(See parts 1-21 below)
On April 14, 2009, the World Jewish Congress’s website noted that “Israeli president Shimon Peres has warned that military action against Iran would still be needed if U.S. president Barack Obama’s new diplomatic initiative fails” and “warned that if talks do not soften Ahmadnejad’s approach, ` we will strike him.’…”
And an article by Sheera Frenkel that was posted on the London Times web site on April 18, 2009 also stated:
“The Israeli military is preparing itself to launch a massive aerial assault on Iran's nuclear facilities within days of being given the go-ahead by its new government.
"Among the steps taken to ready Israeli forces for what would be a risky raid requiring pinpoint aerial strikes are the acquisition of three Airborne Warning and Control (AWAC) aircraft and regional missions to simulate the attack.
“Two nationwide civil defence drills will help to prepare the public for the retaliation that Israel could face.
“`Israel wants to know that if its forces were given the green light they could strike at Iran in a matter of days, even hours. They are making preparations on every level for this eventuality. The message to Iran is that the threat is not just words,’ one senior defence official told The Times…
“`We would not make the threat [against Iran] without the force to back it. There has been a recent move, a number of on-the-ground preparations, that indicate Israel's willingness to act,” said another official from Israel's intelligence community.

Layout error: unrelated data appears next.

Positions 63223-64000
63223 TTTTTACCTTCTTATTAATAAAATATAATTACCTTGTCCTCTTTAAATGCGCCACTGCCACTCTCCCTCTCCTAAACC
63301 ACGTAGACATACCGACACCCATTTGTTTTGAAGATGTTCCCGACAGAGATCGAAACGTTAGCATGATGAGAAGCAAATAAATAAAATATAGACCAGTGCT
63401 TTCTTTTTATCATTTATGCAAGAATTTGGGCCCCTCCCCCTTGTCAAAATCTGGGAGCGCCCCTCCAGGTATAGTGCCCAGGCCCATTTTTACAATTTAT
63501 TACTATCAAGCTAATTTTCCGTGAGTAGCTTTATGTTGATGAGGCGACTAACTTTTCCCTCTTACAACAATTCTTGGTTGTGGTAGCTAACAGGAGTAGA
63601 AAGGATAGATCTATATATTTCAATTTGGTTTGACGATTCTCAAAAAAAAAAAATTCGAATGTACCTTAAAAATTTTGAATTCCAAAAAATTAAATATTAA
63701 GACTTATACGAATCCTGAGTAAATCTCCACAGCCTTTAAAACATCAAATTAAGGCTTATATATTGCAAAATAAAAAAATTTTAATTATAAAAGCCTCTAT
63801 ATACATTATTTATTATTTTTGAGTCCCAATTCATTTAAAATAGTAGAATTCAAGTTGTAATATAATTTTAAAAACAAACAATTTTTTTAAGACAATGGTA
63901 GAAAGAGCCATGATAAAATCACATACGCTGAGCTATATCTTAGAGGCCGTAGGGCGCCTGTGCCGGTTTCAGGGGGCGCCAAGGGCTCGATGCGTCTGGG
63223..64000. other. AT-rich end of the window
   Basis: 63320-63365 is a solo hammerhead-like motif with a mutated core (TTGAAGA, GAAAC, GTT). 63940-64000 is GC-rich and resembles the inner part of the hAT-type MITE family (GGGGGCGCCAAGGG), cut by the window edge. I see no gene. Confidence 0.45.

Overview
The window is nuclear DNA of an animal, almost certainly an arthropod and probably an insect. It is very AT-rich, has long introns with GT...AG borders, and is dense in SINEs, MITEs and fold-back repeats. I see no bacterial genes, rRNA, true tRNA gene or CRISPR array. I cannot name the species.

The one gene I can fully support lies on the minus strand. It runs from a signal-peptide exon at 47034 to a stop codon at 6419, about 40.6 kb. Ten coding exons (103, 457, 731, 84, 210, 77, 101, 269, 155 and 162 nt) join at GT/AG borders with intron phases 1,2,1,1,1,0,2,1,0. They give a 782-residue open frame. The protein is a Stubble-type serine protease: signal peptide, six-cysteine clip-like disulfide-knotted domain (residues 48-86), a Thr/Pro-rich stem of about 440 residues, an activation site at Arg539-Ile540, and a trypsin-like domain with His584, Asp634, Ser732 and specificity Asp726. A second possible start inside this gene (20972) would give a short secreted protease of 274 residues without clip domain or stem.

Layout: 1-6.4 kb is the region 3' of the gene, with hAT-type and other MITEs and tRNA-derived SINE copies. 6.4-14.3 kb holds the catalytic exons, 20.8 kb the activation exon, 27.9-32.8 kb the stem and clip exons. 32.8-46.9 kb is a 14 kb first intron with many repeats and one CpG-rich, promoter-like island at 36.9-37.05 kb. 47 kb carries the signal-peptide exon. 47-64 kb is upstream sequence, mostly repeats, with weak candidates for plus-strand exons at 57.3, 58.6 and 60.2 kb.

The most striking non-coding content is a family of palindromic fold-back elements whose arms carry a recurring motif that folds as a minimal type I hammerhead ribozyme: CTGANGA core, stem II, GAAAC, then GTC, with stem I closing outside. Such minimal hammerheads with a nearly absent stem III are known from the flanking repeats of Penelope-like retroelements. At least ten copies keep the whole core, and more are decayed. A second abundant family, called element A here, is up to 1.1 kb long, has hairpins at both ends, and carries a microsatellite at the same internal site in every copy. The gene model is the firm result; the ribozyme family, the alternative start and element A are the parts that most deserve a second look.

“He added that it was unlikely that Israel would carry out the attack without receiving at least tacit approval from America...”
Yet much of the hidden history of Iran since the CIA helped the Shah of Iran set up a police state in Iran prior to the 1979 Iranian Revolution still remains unknown to many U.S. voters in 2009.
The preamble to the October 24, 1979 Constitution of the Islamic Republic of Iran described how the people of Iran were able to create the 1979 Iranian Revolution:
“….The employees of all government establishments took an active part in the effort to overthrow the tyrannical regime by calling a general strike and participating in street demonstrations. The wide-spread solidarity of men and women of all segments of society and of all political and religious factions, played a clearly determining role in the struggle. Especially the women were actively and massively present in the most conspicuous manner at all stages of this great struggle. The common sight of mothers with infants in their arms rushing towards the scene of battle and in front of the barrels of machineguns indicated the essential and decisive role played by this major segment of society in the struggle.”
In response to the large pro-democratization demonstrations in Iran in 1978, the Shah of Iran’s regime also agreed to release some of its Iranian political prisoners before it finally collapsed on February 12, 1979. About 200 members of the People’s Mojahadeen group, for example, were released from prison in the summer of 1978, while another 700 People’s Mojahadeen members were allowed to return to Iran from exile at the same time. By the time the mass demonstrations and general strike had finally succeeded in bringing down the Shah of Iran’s government, about 3,000 to 5,000 Iranian activists were now members of the People’s Mojahadeen group. (end of part 22)